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JOHN NAVA

October 15, 2002 - January 25, 2003 at Judson Gallery, Highland Park

by Shirle Gottlieb




“Study for a Baptism”, 2002,
oil on canvas, 48 x 48”.
Photo: Maimon Nasatir.

All images © John Nava,
2001-02, all right reserved.




“Weaving File for Communion of Saints
Tapestry One, North Wall,” 2001, digital file.



“Weaving File for Communion of Saints Tapestry
One, North Wall" (detail), 2001, cotton and viscose.

When John Nava, renowned California figurative painter, was selected unanimously to create the tapestries for The Cathedral of Our Lady of the Angels, he began what was unarguably the most demanding, intense, and reverential assignment of his life.

Although the tapestries are divided into three distinct themes, two of them are the subject of the current exhibit. The more prominent one, The Communion of the Saints, consists of 25 tapestries depicting 135 realistic, larger-than-life saints and believers. The other, Baptism of the Lord, features the title image on a set of five enormous tapestries that were designed specifically for the baptismal area. All of them convey the appearance of fresco paintings.

At first it was thought that Nava would actually paint each one of the figures. They would then be mounted or applied to the cathedral walls. But when sound in the sanctuary was found to echo and reverberate, it was decided that thick tapestries would help solve or mediate the acoustic problem. With the help of Don Farnsworth (artist/printmaker/computer expert) and state-of-the-art technology, Nava created a digital software program that took his paintings, fed their images into complex weaving machines, and transformed them into tapestries.

What you see when you visit the gallery is a record of Nava's entire creative process--step by step--from his initial proposal to the Cathedral committee, to the final installation of the tapestries in the Cathedral. Beginning with his conceptual drawings, then moving through phases that include liturgical research, oil studies, digital images, and weaving tests, the task was gargantuan. The end results reflect Nava's virtuoso drawing and painting skills combined with the latest advanced technology. In a word, it is overwhelming.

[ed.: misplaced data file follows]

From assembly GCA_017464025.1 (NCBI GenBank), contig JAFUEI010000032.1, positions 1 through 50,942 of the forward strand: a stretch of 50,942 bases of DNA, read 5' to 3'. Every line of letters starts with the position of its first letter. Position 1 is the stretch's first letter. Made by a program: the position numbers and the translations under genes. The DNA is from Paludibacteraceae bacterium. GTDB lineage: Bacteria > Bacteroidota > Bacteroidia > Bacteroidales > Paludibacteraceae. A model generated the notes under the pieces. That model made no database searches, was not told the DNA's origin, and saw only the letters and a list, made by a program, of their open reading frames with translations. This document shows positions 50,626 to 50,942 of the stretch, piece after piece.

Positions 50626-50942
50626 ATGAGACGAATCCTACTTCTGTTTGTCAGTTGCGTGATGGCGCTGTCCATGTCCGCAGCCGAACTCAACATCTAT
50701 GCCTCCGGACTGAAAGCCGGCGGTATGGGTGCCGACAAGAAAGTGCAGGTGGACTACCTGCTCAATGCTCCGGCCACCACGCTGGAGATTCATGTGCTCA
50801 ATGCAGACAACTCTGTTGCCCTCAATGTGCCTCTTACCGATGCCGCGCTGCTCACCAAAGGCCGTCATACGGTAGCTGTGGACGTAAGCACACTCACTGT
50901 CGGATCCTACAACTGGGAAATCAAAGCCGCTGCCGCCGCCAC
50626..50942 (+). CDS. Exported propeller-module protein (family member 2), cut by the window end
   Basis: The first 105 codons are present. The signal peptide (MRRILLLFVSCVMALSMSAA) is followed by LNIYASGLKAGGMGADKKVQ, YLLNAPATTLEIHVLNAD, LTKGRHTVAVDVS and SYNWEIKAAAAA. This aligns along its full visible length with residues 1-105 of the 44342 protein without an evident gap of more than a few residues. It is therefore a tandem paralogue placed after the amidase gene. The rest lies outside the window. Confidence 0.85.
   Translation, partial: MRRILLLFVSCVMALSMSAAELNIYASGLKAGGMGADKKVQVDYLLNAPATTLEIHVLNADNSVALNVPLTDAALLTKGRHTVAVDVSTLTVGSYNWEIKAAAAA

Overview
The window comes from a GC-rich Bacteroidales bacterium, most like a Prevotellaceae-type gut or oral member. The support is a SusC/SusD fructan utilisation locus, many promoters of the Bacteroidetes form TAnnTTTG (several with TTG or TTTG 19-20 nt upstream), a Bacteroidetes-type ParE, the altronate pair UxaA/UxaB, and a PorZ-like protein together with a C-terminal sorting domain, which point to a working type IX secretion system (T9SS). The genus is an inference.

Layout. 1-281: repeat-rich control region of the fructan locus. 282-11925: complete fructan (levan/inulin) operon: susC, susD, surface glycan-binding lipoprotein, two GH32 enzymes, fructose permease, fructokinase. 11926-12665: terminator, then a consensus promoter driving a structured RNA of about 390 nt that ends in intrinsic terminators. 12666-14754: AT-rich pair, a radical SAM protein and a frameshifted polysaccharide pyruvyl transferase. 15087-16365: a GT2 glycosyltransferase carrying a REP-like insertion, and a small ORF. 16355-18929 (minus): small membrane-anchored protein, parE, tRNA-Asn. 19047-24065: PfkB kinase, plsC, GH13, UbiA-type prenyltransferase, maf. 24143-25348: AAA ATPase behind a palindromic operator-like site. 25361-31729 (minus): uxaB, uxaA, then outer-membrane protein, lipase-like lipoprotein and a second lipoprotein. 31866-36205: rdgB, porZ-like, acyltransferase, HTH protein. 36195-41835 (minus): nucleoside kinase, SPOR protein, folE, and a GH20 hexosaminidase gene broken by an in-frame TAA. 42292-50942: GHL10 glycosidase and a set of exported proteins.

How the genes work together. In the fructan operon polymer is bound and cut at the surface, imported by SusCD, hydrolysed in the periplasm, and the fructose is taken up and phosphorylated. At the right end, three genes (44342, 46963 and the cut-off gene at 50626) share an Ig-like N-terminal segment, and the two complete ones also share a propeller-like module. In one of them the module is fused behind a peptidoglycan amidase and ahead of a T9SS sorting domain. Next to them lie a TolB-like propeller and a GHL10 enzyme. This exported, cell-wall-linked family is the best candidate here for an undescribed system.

Of special significance is the fact that the saints (assembled in groups of four to seven on each panel) depict a wide variety of nationalities, ages, and positions in life. And while all of the saints are identified by name, the children, teenagers, and street-people being blessed by them are anonymous individuals like those we meet every day. The image that commands the most attention is The Baptism of the Lord, depicting Christ kneeling in prayer at the feet of John the Baptist. Sensitive, poignant and spiritual, it is surrounded by five panels of swirling, stylized water patterned after Byzantine tiles in Ravenna.


Nava spent better than two years working non-stop on this project. He flew to the Flanders Tapestries Mill in Belgium as the deadline drew near. Once there, he directed the weaving of all 25 Communion of Saints panels plus The Baptism of The Lord and The Holy City. It was all completed in 45 days. What would have taken 20 years had it been hand-crafted in the past was completed in a matter of weeks through the application of modern technology.

Nava writes that he made a special effort to depict his figures realistically and "completely without irony." Stating that the best figurative painters of the 20th-century presented a "self-destructive, diseased and decadent" view of the world, he wanted his imagery to convey the opposite, "to be a message of hope, redemption and meaning." That he has done.

Since the "raison d'etre" for this project is the tapestries themselves, we visited The Cathedral of Our Lady of the Angels to see the end result of Nava's long and devoted creative process. When standing in the sanctuary surrounded by the tapestries, it is impossible not to be impressed on three levels: the quiet majesty of the imagery, the technical skill of the artist, and the grace of the message. But one questins the subdued color scheme (a pale, muted palette of mauve, pink, beige, brown, ivory and earth tones) when the tapestries cry out for, even beg for color. It is stated that "the tapestries were designed to be compatible with the interior architectural design with regard to color, texture, light, etc.," and that Nava worked within the construct of this plan. But why is the decor of The Cathedral of Our Lady of the Angels so low-key in the first place?

Throughout Europe and the Americas, cathedrals are radiant with the glow of stained glass windows, resplendent with gloriously hued tapestries, and vibrant from gilded altars and religious icons. We cannot help wondering why the joy and spirit of color was repressed, when the history of ‘The City of The Angels’ resonates Latino culture, which was brought to the New World by the colorful countries of Spain, Portugal and Italy.


“Weaving Test for South Wall Tapestry
Seven (Detail): St. Rose of Lima with St. Jerome
and St. Lucy", 2001, cotton and viscose.




“Head Study: St. Rose of
Lima", 2001, o/c, 14 x 17 1/2".




“Weaving Test (Detail): Face of St. Rose
of Lima", 2001, cotton and viscose.